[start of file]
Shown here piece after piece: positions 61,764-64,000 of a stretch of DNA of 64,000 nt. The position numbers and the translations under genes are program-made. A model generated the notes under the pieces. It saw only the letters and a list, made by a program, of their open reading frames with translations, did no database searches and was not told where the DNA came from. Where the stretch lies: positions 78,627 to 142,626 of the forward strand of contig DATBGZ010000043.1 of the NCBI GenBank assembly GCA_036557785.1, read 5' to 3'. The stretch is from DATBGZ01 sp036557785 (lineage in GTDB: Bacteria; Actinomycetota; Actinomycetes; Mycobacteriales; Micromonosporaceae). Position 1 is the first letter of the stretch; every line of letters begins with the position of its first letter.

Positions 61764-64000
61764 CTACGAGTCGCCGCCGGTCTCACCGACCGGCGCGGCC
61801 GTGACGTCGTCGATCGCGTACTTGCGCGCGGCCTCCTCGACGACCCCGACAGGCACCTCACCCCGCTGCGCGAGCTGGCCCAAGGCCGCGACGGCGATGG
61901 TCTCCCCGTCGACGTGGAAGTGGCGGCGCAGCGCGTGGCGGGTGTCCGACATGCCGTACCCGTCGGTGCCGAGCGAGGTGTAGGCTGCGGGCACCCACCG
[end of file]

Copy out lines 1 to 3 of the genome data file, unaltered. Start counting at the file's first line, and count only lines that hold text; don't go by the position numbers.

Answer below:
Shown here piece after piece: positions 61,764-64,000 of a stretch of DNA of 64,000 nt. The position numbers and the translations under genes are program-made. A model generated the notes under the pieces. It saw only the letters and a list, made by a program, of their open reading frames with translations, did no database searches and was not told where the DNA came from. Where the stretch lies: positions 78,627 to 142,626 of the forward strand of contig DATBGZ010000043.1 of the NCBI GenBank assembly GCA_036557785.1, read 5' to 3'. The stretch is from DATBGZ01 sp036557785 (lineage in GTDB: Bacteria; Actinomycetota; Actinomycetes; Mycobacteriales; Micromonosporaceae). Position 1 is the first letter of the stretch; every line of letters begins with the position of its first letter.

Positions 61764-64000
61764 CTACGAGTCGCCGCCGGTCTCACCGACCGGCGCGGCC